Picking perfect pumpkins
Halloween staples don’t just fall off the vine
Several weeks before Halloween, Richard Strong's pumpkin patch is a twisty, tangled mess of hearty green stalks and the bulging fruit of pumpkins.
About four months ago, however, picking pumpkins was probably the last thing on most people's minds. Yet Strong already had pumpkins on the brain. To have a crop ready to pick in October, work has to start in June.
"There's a lot of big green ones and a lot of ripe ones," Strong said, leaning against the flat bed trailer hitched to his tractor.
He has just used the trailer to haul a family out to the patch from the main entrance. As he drives, his two dogs trot along side the tractor with the four-foot tall tires.
Between talking to the young boy about the pumpkins he's picked, Strong explains the business of growing orange squash that gets much attention this time of year.
In the second week of June, Strong planted pumpkin seeds in the patch. By July 4, when other vegetables hadn't produced the desired results, Strong planted pumpkin plants to grow. Within four to eight days, he said, plants emerged from the seeds underneath the soil. About 30 days later, or "a full cycle of the moon," Strong said the male flowers blossomed on the plants. In two or three weeks, the female flowers appeared.
Here's where Strong enlisted help from some hard-working employees, of sorts. He rents and keeps some of his own bees to pollinate the plants.
"You get to have the workers of the world," Strong said of enlisting help from his buzzing buddies.
After bees have pollinated the flowers, the plants produced pumpkins in a week to 10 days.
"They don't always set," Strong said. "Sometimes they just rot off."
In Strong's nine-or-so acres of pumpkins, he can expect up to 60,000 or 70,000 pounds of pumpkin, depending on cooperation or lack thereof from the weather.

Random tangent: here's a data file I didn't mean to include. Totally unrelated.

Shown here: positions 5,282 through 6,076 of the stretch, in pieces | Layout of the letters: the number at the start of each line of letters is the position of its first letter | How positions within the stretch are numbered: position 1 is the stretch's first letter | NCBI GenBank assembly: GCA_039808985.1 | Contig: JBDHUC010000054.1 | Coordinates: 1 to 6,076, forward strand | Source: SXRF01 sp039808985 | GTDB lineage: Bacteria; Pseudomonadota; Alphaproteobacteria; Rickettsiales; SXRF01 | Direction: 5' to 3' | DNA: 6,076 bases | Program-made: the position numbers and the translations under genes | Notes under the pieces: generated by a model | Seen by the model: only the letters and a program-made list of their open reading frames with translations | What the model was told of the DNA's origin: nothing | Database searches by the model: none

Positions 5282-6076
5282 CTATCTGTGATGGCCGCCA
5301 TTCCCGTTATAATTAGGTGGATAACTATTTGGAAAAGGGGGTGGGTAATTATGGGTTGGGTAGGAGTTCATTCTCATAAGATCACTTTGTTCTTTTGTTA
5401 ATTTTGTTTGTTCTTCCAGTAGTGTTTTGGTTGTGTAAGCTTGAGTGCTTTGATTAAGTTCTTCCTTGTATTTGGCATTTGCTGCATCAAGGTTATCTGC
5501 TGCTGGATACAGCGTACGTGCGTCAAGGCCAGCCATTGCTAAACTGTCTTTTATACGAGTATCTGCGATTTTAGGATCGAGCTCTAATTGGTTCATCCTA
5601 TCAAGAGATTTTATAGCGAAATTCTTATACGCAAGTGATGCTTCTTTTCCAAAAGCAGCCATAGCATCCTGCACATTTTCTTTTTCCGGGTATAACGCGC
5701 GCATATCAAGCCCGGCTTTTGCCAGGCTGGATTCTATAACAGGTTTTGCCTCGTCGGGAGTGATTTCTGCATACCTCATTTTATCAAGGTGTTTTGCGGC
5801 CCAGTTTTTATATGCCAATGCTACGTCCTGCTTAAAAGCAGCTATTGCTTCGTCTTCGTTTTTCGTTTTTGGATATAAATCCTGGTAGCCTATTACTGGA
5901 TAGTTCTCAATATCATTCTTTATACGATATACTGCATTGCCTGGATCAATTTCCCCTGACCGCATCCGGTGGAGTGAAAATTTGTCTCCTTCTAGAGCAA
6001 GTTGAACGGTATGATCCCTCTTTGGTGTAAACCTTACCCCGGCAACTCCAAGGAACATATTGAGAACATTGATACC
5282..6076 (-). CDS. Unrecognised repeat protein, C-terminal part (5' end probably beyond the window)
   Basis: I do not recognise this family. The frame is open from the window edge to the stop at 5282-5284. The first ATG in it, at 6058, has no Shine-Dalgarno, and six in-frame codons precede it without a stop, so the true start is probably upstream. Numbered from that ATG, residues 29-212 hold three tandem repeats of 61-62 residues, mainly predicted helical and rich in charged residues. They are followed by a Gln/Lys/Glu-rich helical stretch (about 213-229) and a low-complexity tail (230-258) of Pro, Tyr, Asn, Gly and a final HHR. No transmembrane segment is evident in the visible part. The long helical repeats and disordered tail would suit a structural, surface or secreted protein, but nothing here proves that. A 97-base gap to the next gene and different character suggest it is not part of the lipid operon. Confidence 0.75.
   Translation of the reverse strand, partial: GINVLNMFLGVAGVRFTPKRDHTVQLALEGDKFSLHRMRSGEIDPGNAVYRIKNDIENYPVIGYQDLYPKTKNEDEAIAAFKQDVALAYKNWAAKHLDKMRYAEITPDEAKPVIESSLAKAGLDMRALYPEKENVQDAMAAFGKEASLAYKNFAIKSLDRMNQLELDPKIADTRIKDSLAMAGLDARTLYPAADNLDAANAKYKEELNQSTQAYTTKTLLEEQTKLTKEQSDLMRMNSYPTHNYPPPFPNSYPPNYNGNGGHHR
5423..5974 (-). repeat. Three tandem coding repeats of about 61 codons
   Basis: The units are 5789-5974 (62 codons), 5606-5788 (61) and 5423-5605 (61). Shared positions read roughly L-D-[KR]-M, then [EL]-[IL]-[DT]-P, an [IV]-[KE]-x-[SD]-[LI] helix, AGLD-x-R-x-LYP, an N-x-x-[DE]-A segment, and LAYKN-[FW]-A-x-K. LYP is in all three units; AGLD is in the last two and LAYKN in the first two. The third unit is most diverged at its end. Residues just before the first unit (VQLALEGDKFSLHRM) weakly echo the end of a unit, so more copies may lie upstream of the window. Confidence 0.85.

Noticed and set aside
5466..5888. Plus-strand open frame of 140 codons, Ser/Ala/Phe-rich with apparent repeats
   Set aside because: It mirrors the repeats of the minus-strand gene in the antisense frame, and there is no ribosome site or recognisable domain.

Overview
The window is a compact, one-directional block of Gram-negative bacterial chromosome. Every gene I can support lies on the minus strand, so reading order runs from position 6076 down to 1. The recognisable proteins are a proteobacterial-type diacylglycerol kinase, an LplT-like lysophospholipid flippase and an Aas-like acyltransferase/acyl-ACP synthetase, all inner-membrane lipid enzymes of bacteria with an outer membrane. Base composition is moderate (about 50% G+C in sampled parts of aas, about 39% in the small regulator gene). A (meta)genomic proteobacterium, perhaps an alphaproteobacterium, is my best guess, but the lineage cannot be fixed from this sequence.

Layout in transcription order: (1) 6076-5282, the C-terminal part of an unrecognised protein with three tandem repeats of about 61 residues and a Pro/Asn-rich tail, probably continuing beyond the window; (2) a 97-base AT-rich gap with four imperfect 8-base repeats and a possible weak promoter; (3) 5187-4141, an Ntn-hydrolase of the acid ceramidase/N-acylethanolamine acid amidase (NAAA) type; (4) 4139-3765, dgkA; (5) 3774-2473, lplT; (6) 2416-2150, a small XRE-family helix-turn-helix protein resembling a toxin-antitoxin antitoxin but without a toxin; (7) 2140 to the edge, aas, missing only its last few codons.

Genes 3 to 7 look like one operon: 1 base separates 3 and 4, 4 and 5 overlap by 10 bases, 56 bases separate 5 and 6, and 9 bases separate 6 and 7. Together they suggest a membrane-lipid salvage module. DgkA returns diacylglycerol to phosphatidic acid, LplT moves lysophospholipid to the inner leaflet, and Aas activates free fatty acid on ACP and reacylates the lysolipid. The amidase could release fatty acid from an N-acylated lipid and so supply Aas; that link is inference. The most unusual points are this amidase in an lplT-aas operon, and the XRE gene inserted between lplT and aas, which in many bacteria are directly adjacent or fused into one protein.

Because of the hot Kansas summers, Strong relied on an irrigation system. Black, perforated hoses snaked through the patch, hidden by soil and vines. The perforations allowed water to seep into the soil in the absence of rain.
"They need something to cool them off; I need something to take care of my mistakes," Strong said with a grin.
If his pumpkins didn't look uniform, there's a reason this year, Strong had about six different types of pumpkin planted. The varieties ranged from 50-pound pumpkins, like the Big Mac, to table top decorators, like the nearly symmetrical Cinderella strain, whose near perfect stems won't pull off easily.
Keeping the fruits of his labors in tip-top shape required Strong to fertilize every other week, spraying for bugs sometimes as often as every one to two weeks, depending on the plants' growth phase.
Although spraying only took about 30 minutes, prepping the machine could take as long as three hours.
"It takes me longer to get a machine set to get it to work properly than it does to do the job," Strong said.
When Halloween is over and jack-o-lanterns have found their way into a pumpkin pie or the garbage can, Strong's patch will get a chance to rest until next summer. Before then, he will break up the old soil with one of two methods.
But if Strong has too many pumpkins left in the patch this year, no problem. On Halloween night, the farm will have a Smashing Pumpkins party.
"Any pumpkin left is then free for grabs," he said. "We're going to let people loose."